Climate change definition

The topic of climate change is very current, widely discussed and of relevance to everybody on the planet but what exactly is climate change?  After all, the earth’s climate is not a static phenomenon and has changed innumerable times over history.  Timescales are sometimes long when people look at climatic changes – ice ages have come and gone spanning time periods of tens of thousands of years – whereas other climatic phenomenon  are far more temporary such as the brief and irregular impacts of El Ninos.  So why are people more concerned nowadays about the apparent changes we are seeing and what is causing those changes?

The evidence would seem to suggest that since emerging from the last great ice age (about 11,000 years or so ago) the climate of the planet had remained relatively stable and that global temperatures have hovered around an average of about 14⁰C.  However the majority of the scientific community hass agreed that this ‘normal’ average temperature has started to rise quite rapidly and it is felt that this sudden rise in temperature is not simply a temporary glitch but is a trend which, if left unattended, is likely to continue with very serious consequences for the planet and mankind.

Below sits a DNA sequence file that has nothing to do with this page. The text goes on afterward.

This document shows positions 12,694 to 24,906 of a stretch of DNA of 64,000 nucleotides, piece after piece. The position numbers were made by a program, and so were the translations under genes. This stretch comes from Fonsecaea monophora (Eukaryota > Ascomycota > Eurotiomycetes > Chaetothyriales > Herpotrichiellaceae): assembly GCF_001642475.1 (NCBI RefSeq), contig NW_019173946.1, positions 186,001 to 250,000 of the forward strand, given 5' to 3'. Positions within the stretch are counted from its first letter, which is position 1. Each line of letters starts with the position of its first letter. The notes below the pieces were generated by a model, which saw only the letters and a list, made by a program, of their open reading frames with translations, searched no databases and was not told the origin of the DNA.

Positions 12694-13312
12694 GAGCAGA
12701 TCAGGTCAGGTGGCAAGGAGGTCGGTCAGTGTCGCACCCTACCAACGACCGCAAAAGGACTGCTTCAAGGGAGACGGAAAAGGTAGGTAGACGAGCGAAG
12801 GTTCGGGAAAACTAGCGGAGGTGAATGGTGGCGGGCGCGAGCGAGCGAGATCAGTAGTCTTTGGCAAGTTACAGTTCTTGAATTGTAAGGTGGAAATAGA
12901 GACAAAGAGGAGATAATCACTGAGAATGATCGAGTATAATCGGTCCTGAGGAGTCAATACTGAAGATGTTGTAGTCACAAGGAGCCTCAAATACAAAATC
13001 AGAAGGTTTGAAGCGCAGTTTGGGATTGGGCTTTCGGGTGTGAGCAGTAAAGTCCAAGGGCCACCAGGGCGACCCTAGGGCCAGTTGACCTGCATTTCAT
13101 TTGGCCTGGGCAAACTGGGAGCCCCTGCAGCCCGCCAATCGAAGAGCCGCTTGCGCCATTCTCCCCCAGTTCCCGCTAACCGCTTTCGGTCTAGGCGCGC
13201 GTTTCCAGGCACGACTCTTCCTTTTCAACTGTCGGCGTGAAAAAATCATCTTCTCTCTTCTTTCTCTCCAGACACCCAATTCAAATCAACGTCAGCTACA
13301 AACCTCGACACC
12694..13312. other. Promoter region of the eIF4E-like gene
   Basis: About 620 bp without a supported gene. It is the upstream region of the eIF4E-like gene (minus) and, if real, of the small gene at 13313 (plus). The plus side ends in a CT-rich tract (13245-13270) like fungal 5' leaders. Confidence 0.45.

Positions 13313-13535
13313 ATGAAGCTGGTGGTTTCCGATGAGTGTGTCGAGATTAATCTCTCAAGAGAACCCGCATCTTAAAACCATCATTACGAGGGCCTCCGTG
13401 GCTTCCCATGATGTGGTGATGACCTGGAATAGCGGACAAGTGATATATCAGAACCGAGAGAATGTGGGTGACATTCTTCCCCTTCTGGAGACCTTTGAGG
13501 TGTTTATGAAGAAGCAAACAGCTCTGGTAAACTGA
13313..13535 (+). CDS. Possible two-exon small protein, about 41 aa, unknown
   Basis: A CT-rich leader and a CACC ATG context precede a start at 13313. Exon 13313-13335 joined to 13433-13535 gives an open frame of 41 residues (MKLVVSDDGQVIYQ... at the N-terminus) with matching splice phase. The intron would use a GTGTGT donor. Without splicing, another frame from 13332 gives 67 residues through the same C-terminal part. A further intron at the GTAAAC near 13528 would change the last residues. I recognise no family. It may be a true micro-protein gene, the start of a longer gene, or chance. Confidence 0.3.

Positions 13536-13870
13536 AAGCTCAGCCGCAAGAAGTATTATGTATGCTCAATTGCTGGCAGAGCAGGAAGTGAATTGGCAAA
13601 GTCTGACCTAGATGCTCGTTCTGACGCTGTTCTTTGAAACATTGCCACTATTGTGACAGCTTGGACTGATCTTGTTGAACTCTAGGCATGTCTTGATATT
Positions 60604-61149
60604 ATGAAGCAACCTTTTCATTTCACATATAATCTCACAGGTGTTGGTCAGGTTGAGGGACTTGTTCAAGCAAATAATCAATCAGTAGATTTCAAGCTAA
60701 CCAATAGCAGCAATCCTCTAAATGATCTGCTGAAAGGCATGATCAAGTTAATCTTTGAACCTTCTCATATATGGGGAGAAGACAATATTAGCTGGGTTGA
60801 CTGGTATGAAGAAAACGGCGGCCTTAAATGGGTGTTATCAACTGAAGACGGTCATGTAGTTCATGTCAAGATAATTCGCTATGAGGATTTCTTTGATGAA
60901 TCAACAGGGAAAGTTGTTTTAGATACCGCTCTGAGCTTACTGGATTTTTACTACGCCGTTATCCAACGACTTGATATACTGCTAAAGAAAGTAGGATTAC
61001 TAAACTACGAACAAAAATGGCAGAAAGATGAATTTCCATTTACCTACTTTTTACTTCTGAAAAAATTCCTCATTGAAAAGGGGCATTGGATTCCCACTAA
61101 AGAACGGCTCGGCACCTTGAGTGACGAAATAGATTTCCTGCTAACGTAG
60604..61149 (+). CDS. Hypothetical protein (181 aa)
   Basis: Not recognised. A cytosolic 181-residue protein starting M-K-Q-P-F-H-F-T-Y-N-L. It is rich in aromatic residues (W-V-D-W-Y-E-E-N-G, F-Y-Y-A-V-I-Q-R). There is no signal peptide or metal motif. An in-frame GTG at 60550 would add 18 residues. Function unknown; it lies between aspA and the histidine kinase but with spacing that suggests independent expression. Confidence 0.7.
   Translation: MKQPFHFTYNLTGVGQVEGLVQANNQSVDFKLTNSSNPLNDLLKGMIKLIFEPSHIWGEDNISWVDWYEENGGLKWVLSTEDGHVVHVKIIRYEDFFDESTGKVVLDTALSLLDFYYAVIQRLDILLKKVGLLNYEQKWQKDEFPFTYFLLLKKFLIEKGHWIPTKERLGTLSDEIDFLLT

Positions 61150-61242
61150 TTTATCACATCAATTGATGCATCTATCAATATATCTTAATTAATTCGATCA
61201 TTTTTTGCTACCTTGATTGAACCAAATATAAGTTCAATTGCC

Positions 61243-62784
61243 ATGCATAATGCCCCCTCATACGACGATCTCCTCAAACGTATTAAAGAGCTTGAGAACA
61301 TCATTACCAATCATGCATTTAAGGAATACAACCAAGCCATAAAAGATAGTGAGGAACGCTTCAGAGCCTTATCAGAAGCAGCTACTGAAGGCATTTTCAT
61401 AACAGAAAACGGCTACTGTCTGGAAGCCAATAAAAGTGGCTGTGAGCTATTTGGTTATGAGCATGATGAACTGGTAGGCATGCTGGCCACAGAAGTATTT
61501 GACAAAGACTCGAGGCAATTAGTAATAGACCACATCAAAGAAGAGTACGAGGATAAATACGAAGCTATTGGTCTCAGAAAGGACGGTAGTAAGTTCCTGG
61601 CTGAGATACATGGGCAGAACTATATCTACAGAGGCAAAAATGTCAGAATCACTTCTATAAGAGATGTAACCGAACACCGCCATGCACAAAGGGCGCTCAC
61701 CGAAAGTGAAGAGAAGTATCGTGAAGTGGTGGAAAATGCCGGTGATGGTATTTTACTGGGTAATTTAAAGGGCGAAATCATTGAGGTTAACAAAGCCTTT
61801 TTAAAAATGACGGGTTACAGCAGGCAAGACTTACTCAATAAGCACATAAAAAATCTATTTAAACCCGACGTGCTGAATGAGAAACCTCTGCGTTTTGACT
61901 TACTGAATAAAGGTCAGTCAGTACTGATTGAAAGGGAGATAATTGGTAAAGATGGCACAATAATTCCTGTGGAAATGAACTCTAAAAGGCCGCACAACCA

If the fact that temperatures are increasing is relatively incontrovertible, the causes that lie behind this rise is a topic of very great debate and controversy.  The most commonly accepted view concerning the root causes of global warming would seem to be the based around the affect of increased levels of greenhouse gasses in the atmosphere.  Whilst it is true that greenhouse gasses exist naturally in the atmosphere ( water vapour, carbon dioxide, methane for example) it is also felt that human activities have been very much responsible for the rising levels of greenhouse gasses we now find in the environment.  Such activities as the burning of fossil fuels (oil and coal predominantly) and massive levels of deforestation where the forests are replace with pasture for the grazing of cattle are pointed to as key contribitors.

Although methane has a stronger effect, there is much less methane in the atmosphere than there is carbon dioxide and it is therefore felt that carbon dioxide is the biggest problem.  (Carbon dioxide can stay in the atmosphere for up to 100 years and levels have increased by almost 40% in the past 250 years.)

It is commonly accepted that the earth’s temperature has increased by about three-quarters of one percent in the past 100 years and this increase has coincided with unusual levels of extreme sets of weather conditions – heat waves and droughts as well as unprecedented levels of rainfall.

Some of the other sections on the site look at these issues in more detail.


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